Wednesday 30 May 2012
The Chicks are Coming!
It has been nearly a month since we brought the new incubator home.
The duck eggs have been in since, and the chicken eggs went in a week after the ducks.
The duck incubation period is twenty-eight days, and the chickens go for twenty-one.
In a few days, the hatch will be well underway.
We are as ready as we can be.
The lights and brooders are set up.
There is a short term plan for separating the ducklings and chicks.
There are some buyers lined up.
The food is ready.
Now we just need some peeping babies to complete the scene.
The challenge of the overlapping duck and chicken hatch will be a good learning experience for using the incubator continuously.
In theory, you could have a constant flow of chicks coming out of that thing.
In practice, I think it's really intended to put out a setting of forty-eight chicks every week.
This unit is a setter/hatcher combo, which means that the eggs are incubated and hatched in the same unit.
There is a dedicated hatcher unit which can be used in conjunction with a setting model.
That would streamline the process and the birds would effortlessly flow.
I feel that intoxicating feeling of power come over me again.
I need to watch that.
The thirteen young birds that we already have are old enough now to go outside on their own.
That means they will need less indoor space since they'll likely only sleep inside.
The coop is too small for many indoor birds, but there is lots of room for sleeping birds.
I have separated the coop in order to arrange the new birds inside.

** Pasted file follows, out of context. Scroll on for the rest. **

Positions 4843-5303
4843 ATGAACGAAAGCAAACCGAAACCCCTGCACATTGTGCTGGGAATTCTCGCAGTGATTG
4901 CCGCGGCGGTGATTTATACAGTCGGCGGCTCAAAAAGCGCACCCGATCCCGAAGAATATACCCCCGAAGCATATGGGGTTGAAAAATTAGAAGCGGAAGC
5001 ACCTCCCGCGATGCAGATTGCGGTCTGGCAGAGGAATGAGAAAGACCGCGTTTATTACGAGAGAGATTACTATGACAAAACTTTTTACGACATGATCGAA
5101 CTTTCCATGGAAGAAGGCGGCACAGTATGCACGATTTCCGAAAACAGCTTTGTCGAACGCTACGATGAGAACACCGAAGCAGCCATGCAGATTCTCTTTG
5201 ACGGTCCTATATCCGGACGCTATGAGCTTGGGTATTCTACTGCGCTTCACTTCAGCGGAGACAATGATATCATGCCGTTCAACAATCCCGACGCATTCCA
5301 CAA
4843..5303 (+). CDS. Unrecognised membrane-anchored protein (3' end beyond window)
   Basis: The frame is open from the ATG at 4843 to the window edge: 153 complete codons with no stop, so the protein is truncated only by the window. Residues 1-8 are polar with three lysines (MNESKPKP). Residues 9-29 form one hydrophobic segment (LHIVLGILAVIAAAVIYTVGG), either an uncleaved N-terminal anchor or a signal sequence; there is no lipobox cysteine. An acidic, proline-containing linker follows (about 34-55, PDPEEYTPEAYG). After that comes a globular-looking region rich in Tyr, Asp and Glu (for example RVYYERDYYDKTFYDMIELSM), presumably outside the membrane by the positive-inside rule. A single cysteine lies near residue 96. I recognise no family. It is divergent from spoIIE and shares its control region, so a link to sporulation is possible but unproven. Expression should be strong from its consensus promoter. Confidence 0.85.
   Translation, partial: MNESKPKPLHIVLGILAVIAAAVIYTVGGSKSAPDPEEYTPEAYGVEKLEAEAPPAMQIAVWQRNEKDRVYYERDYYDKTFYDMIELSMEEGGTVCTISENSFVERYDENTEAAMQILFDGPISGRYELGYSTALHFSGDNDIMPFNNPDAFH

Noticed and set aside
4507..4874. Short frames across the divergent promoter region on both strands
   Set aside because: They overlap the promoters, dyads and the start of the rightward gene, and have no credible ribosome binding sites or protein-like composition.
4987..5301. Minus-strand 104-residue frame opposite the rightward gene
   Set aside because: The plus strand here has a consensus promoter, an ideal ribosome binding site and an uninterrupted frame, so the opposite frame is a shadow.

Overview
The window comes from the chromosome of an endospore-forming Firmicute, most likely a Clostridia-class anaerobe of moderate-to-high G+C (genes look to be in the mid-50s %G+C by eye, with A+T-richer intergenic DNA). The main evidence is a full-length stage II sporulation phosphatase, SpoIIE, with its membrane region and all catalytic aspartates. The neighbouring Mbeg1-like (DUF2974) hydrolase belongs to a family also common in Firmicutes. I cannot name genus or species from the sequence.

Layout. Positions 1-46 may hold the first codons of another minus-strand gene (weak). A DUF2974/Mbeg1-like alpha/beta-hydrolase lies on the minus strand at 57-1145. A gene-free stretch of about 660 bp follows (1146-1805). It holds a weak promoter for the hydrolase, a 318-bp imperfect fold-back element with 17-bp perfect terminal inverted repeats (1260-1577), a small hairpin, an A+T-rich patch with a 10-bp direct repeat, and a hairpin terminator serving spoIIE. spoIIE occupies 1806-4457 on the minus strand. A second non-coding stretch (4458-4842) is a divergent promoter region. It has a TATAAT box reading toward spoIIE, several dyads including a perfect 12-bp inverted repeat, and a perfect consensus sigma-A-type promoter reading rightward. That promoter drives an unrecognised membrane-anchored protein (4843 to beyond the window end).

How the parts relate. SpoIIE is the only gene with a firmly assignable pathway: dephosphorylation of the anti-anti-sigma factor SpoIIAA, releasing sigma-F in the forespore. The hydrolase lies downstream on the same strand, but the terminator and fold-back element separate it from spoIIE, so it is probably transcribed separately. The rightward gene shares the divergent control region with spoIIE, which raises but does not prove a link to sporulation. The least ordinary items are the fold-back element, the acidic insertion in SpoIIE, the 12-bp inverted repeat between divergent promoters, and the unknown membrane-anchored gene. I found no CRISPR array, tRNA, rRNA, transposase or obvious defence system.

If I build a fenced outdoor run, I will be able to let the birds out when they're quite young, thus allowing everyone more space to do chicken things.
The ducks are still a bit of a mystery.
I don't know what I'll do with them in the long run.
I'll likely build them some shelter near the pond.
There won't be very many, and we will likely be giving some away and eating the rest.
Keeping ducks over the winter is an option, but I am not sure how that is done yet.
I am certainly apprehensive about the success of the hatch.
After all, I do have an audience as well as buyers counting on me.
We have had our share of failures when it come to incubating eggs.
Once they're hatched we are experts.
But, getting the humidity right in the incubator is a major challenge.
Candling eggs is the process of illuminating an egg in order to glimpse a view of what is going on inside.
I have candled all the duck eggs and removed the failures.
The Khaki Campbells didn't fare well and there are only three left from twelve.
The Rouens did much better and I still have over a dozen that look viable.
I didn't candle every chicken egg.
Every one I looked at was good so I stopped after candling several eggs.
One thing is for certain.
During the hatch, our focus will be on the chicks and little else.
Though you are not supposed to help chicks that are having trouble,
we have had good success in the past rescuing strugglers.
Now we wait.
Maybe tomorrow. Maybe tonight. Maybe the day after next.
There are some variables that can shorten or lengthen the wait time.
I will be checking the incubator periodically to watch for the first signs of emerging chicks.
I must admit that I'm pretty excited.
(As I am writing, Kira checked the incubator and there is one chick starting to pip.)